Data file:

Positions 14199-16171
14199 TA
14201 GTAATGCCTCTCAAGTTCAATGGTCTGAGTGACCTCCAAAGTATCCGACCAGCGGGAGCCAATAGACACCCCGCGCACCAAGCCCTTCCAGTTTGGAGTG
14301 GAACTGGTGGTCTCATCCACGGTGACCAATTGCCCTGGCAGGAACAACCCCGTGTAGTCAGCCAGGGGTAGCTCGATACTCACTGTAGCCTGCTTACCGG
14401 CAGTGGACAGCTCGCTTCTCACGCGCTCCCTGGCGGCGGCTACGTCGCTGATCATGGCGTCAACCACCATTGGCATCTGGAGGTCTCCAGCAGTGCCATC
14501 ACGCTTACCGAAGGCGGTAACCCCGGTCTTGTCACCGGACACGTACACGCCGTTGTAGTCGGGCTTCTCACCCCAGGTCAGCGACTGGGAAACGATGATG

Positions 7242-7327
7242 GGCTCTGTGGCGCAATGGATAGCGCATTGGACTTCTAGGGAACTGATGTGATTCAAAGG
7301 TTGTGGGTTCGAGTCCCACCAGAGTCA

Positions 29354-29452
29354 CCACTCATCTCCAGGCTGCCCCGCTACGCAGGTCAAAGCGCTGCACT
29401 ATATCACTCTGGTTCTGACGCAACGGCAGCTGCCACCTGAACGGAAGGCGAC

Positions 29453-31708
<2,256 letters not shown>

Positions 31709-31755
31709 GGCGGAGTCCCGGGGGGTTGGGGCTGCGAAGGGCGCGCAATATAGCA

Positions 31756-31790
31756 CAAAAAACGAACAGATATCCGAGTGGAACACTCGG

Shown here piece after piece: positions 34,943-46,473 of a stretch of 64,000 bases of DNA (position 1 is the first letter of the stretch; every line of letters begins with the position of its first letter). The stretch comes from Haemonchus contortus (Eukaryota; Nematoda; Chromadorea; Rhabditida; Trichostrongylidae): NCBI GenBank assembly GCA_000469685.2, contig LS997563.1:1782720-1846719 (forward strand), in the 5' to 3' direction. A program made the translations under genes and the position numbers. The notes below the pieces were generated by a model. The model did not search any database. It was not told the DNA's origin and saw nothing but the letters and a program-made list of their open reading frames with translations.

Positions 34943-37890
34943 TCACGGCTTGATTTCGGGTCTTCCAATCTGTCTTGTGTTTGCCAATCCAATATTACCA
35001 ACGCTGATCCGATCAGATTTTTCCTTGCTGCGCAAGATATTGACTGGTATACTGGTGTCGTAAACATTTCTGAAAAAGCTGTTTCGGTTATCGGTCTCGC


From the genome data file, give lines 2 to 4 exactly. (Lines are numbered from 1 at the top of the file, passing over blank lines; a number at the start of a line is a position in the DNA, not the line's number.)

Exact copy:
14199 TA
14201 GTAATGCCTCTCAAGTTCAATGGTCTGAGTGACCTCCAAAGTATCCGACCAGCGGGAGCCAATAGACACCCCGCGCACCAAGCCCTTCCAGTTTGGAGTG
14301 GAACTGGTGGTCTCATCCACGGTGACCAATTGCCCTGGCAGGAACAACCCCGTGTAGTCAGCCAGGGGTAGCTCGATACTCACTGTAGCCTGCTTACCGG